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The Paideia Archive: Twentieth World Congress of Philosophy

Volume 4, 1998

Bioethics and Medical Ethics

Sylvia Nagl
Pages 100-106

Genetic Essentialism and the Discursive Subject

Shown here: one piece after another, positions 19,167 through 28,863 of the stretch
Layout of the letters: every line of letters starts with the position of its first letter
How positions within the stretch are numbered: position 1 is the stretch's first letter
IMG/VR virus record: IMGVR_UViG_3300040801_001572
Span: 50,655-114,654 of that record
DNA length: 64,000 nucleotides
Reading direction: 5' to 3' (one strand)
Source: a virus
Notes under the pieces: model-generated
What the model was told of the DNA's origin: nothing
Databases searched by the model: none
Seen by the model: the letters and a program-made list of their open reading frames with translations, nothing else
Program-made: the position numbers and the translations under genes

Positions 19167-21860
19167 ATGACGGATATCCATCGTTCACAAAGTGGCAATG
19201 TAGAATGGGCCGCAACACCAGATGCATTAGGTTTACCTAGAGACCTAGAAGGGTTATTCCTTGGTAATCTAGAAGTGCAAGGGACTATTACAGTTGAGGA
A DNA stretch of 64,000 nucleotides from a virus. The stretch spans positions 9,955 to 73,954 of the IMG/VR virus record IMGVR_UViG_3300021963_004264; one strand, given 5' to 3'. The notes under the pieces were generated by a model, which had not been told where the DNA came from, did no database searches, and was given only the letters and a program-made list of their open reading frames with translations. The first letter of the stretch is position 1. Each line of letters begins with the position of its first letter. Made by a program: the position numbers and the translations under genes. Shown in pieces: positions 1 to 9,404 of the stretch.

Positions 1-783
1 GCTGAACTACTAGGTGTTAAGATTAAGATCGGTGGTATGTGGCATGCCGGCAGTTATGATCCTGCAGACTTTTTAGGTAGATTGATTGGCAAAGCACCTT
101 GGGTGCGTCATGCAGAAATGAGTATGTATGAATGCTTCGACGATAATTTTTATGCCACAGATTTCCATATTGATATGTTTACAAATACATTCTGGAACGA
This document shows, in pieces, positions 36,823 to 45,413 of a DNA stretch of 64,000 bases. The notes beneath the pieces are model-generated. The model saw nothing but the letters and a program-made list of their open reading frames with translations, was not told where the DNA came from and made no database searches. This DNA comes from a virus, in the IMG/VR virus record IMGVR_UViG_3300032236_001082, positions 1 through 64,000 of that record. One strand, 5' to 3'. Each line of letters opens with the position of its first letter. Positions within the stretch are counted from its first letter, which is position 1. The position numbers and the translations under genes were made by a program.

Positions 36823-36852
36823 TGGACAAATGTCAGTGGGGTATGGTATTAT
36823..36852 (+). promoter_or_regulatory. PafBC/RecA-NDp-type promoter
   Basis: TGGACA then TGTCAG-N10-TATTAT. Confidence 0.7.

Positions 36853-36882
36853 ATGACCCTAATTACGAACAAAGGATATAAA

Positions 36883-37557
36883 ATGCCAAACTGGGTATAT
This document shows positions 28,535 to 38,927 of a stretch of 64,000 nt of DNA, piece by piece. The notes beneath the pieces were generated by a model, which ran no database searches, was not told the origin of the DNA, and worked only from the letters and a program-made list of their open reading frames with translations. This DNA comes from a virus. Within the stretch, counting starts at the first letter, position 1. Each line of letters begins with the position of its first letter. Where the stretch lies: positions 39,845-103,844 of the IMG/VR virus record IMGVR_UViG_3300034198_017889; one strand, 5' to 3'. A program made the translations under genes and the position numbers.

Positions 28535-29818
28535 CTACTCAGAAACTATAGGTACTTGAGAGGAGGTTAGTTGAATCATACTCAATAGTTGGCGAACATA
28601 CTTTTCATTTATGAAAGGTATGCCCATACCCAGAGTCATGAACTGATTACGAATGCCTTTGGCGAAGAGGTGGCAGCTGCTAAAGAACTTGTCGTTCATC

Today, biology is instrumental in the epistemological restructuring of the human sciences. This ‘biology,’ however, does not signify the body itself, but a metaphorical, linguistic construction of the self around which many aspects of contemporary life are becoming organized. The central metaphor of one’s biology is one’s genes, and ‘one’s genes’ are seen as the essence of the person. For complex historical, political and cultural reasons, the human genome is increasingly equated with the ‘essence’ of humanness. But, not only are genetic definitions of humanness, personality and identity the product of a historical discourse, the self they seek to define is a construct to begin with, arising from an essentialist epistemology, and is historically situated itself. Scientists who are involved in human genetics and the human genome project are confronted with this epistemological reconstruction of the self in unique ways, since they find themselves in the roles of the knowers and the known. Any definition of the human self will simultaneously affect the object of their research and their own agency. The issues about moral-agency-of-life scientists that need to be considered in this context can fruitfully be discussed from one postmodernist perspective. Drawing on Foucauldian analysis, Susan Hekman reminds us that no one is ever offered only one discourse. We are self-creating subjects who refuse to be scripted, and create our self out of the many discourses that are available. I will employ aspects of her theory of the discursive subject, and recent perspectives arising from postcolonial science studies, to develop a twofold strategy for transformation in molecular biology.

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